Research on Genetics and Genomics of Cattle

A special issue of Genes (ISSN 2073-4425). This special issue belongs to the section "Animal Genetics and Genomics".

Deadline for manuscript submissions: closed (20 May 2024) | Viewed by 8717

Special Issue Editor


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Guest Editor
Henan Innovative Engineering Research Center of Poultry Germplasm Resource, College of Animal Science and Technology, Henan Agricultural University, Zhengzhou, China
Interests: biotechnology; animal breeding

Special Issue Information

Dear Colleagues,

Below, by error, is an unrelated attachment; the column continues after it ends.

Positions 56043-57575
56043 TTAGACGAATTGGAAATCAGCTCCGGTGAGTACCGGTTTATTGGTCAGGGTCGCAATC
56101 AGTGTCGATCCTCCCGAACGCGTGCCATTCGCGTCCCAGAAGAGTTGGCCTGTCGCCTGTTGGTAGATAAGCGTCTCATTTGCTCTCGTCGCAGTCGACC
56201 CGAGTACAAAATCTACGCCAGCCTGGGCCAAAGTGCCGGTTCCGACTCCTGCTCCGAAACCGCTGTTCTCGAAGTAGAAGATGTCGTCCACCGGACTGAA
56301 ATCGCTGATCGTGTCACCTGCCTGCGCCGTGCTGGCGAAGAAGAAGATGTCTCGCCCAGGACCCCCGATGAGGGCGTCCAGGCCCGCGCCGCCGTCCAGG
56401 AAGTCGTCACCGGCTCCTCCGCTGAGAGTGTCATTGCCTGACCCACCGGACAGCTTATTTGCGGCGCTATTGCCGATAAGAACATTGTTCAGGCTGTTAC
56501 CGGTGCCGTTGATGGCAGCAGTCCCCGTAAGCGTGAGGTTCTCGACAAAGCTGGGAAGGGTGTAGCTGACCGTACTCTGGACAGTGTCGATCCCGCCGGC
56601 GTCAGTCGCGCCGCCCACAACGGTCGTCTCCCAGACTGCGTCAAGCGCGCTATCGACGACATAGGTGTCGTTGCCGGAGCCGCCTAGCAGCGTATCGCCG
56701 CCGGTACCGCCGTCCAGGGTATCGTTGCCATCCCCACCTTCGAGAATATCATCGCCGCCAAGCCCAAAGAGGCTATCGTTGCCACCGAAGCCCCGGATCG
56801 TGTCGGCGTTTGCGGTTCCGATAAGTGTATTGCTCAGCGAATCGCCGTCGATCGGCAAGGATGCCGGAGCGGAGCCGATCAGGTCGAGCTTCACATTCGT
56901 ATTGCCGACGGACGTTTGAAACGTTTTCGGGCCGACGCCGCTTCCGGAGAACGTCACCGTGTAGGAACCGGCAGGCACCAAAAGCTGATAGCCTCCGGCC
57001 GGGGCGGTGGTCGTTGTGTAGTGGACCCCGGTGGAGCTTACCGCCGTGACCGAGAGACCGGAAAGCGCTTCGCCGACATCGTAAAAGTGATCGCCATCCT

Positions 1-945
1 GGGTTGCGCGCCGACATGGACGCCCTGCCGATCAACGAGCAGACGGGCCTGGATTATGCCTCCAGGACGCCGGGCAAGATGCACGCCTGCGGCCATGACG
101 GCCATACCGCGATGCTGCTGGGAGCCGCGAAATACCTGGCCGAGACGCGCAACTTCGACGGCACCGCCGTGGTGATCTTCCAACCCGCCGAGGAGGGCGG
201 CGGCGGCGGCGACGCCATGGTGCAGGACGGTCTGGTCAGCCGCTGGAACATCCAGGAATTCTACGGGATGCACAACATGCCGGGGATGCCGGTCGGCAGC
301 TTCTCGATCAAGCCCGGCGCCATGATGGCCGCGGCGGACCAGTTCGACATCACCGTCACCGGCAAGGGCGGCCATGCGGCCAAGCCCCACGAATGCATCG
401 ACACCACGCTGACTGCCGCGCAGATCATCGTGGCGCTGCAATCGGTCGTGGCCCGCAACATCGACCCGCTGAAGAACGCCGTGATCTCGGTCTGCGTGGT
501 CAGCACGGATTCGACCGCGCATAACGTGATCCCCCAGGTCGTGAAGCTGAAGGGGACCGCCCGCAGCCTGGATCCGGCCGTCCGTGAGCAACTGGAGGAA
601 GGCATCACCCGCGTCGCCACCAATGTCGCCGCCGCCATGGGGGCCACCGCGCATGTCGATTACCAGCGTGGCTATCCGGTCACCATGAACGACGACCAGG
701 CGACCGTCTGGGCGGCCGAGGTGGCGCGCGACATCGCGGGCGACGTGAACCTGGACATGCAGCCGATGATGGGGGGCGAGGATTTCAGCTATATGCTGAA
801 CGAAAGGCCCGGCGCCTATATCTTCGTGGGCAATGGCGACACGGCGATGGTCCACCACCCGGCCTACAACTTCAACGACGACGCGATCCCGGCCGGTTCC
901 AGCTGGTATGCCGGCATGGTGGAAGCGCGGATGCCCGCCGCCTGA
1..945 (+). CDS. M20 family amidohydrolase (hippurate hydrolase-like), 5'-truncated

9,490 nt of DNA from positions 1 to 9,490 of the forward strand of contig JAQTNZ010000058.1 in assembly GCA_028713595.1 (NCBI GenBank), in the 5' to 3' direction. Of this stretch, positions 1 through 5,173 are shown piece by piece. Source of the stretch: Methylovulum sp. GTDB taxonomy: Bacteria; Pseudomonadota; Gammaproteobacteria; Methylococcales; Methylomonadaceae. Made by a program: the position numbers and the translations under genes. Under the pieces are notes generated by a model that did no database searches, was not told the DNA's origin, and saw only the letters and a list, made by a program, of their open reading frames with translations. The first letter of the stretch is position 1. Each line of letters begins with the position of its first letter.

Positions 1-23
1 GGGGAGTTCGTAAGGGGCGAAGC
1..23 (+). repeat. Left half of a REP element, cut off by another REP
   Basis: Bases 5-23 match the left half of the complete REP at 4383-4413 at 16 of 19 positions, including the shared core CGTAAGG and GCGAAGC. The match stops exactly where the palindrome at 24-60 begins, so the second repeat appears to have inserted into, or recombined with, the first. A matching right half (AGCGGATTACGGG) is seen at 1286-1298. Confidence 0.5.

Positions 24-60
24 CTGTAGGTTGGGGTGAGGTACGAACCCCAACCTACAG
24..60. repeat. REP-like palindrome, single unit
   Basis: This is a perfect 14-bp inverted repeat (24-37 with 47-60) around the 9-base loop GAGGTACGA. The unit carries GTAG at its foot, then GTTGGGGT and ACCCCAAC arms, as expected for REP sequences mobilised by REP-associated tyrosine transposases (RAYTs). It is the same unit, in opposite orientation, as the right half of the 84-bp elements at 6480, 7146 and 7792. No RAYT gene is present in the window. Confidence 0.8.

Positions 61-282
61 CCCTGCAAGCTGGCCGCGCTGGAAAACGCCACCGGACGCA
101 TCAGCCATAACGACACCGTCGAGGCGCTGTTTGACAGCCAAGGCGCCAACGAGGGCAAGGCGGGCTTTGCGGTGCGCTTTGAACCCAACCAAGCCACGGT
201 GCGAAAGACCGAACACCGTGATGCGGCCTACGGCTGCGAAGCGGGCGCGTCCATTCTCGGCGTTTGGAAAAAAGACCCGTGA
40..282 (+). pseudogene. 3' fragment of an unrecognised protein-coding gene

Cattle are the most widespread species of large ruminants. They have incredibly high economic value and provide us with meat (such as Japanese beef, Angus, and Simmental), milk (Holstein and Jersey), leather, and other useful products. With the development of biotechnology, molecular biology, genetics, and bioinformatics, multi-omics approaches are commonly used to reveal the mechanisms underlying bovine milk performance, reproductive traits, beef quality, growth traits, disease resistance, and other important traits from the DNA level (such as polymorphisms and chromosome modification), RNA level (ncRNA, alternative splicing, and RNA modification), and protein level (protein phosphorylation and acetylation). However, much of their detailed regulatory mechanism is unknown. Genes is now inviting submissions for a Special Issue on the topic of “Genetics and Genomics of Cattle”. Research articles, reviews, short communications, brief reports, and other forms of original articles on this topic are all welcome. Your contribution will open new avenues to discover the theoretical and practical aspects of cattle phenotype traits and provide valuable information for cattle breeding projects.